Unfortunately, restrictions like those in HB 2 have completely compromised WWH’s methods.

HB 2, among other things, requires that all abortion clinics meet the building standards of an ambulatory surgical center (ASC). Should this provision of HB 2 go into effect, only nine clinics would be able to serve all of Texas (see a comparison of the requirements here). After the Fifth Circuit Court of Appeals ruled to uphold HB 2’s provisions, Whole Woman’s Health, along with other Texas abortion providers and led by the Center for Reproductive Rights, took the law to the Supreme Court. The Supreme Court then granted a stay, blocking that provision of the law from going into effect while the Court decides whether or not to hear the case.

To comply with the state’s new restrictive abortion legislation, WWH constructed an ambulatory surgical center in 2010 that provides a vastly different patient experience. We toured that clinic, which is located across the parking lot from WWH’s regularly licensed abortion clinic, as well.

First entering the ASC clinic’s waiting room, we saw the same purple walls, but throughout the rest of the facility, it was stark white, an official ASC regulation. The atmosphere immediately transitioned into that of a shameful “asylum,” as Sadler put it. Notices and warnings were posted everywhere, where artwork might be if it were allowed. Alarm systems (or, as staff call it, “money hanging on the walls”) are plastered throughout the facility, rarely, if ever, used. There are internal alarm systems, hospital-grade fire alarm systems with sprinklers, a guest monitor, a generator monitor, and an emergency generatorall of which need to be tested and documented every day. These are extra obligations and extra money that are only a requirement of an ASC, adding nothing beneficial to the abortion procedure or to patient health and safety.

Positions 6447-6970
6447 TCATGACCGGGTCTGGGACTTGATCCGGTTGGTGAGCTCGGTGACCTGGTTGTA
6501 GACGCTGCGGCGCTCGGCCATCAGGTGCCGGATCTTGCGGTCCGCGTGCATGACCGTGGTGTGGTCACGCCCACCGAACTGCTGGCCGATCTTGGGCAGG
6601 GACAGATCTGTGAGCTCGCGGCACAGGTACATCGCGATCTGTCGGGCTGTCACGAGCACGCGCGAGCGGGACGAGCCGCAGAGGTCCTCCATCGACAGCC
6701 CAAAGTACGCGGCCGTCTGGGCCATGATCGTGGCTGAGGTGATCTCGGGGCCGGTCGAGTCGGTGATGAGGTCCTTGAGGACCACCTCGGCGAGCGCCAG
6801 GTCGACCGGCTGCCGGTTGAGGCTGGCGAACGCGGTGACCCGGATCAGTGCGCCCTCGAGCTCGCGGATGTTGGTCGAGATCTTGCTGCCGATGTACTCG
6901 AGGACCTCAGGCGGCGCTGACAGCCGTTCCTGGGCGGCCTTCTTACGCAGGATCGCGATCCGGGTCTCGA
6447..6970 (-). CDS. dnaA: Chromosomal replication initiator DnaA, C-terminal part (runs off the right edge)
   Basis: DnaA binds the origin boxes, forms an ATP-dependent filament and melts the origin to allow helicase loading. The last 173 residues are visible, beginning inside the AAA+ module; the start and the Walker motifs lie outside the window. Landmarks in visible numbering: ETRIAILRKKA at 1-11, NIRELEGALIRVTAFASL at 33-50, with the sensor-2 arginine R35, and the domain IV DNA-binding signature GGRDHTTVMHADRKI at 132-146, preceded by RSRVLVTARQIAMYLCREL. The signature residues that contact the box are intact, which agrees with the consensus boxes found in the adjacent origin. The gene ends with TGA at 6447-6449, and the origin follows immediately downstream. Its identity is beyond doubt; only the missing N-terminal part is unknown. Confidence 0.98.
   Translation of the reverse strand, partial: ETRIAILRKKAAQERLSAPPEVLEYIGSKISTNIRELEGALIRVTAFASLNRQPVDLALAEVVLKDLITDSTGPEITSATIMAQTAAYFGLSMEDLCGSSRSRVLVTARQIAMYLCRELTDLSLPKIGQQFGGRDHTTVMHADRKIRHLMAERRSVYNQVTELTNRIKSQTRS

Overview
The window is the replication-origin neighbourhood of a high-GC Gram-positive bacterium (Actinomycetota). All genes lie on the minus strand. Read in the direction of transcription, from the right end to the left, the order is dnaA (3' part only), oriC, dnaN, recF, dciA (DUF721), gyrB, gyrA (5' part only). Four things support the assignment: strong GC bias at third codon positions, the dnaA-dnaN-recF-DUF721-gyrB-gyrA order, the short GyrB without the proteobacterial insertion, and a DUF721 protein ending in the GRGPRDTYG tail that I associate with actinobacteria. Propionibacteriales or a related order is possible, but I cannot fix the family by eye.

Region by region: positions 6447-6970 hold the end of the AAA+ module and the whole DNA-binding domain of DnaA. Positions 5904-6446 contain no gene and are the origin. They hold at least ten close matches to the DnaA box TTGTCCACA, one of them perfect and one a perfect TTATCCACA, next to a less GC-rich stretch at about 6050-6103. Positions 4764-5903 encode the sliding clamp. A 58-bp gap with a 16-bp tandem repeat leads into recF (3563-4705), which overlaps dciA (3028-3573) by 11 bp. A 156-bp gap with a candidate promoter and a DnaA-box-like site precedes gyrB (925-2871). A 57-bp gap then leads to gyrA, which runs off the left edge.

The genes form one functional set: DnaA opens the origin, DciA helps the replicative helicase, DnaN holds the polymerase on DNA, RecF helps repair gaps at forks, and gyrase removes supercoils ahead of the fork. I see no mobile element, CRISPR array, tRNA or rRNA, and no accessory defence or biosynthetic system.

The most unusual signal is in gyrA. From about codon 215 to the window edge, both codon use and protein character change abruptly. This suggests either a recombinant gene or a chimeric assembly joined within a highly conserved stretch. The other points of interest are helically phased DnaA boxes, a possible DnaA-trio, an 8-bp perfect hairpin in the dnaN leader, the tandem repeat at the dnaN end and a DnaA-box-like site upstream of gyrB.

A gas line pipes through the wall in Whole Woman’s Health’s ambulatory surgical center. This is among the many pieces of medical equipment required for an ambulatory surgical center, but is never used during an abortion procedure.

A gas line pipes through the wall in Whole Woman’s Health’s ambulatory surgical center. This is among the many pieces of medical equipment required for an ambulatory surgical center, but is never used during an abortion procedure.

The preoperative room has bright, blinding overhead lighting that makes you feel like you’re being interrogated. Many different contraptions and systems are wired across and through the walls, including different gases, chemicals, and canisters.

In the five years that WWH has had this ASC, Sadler says, they haven’t needed to use this equipment once.

In spite of this, the canisters have to be replaced when they get old, the cords to the equipment have to be checked everyday, and IV access has to be maintained, whether the patient wants sedation or not.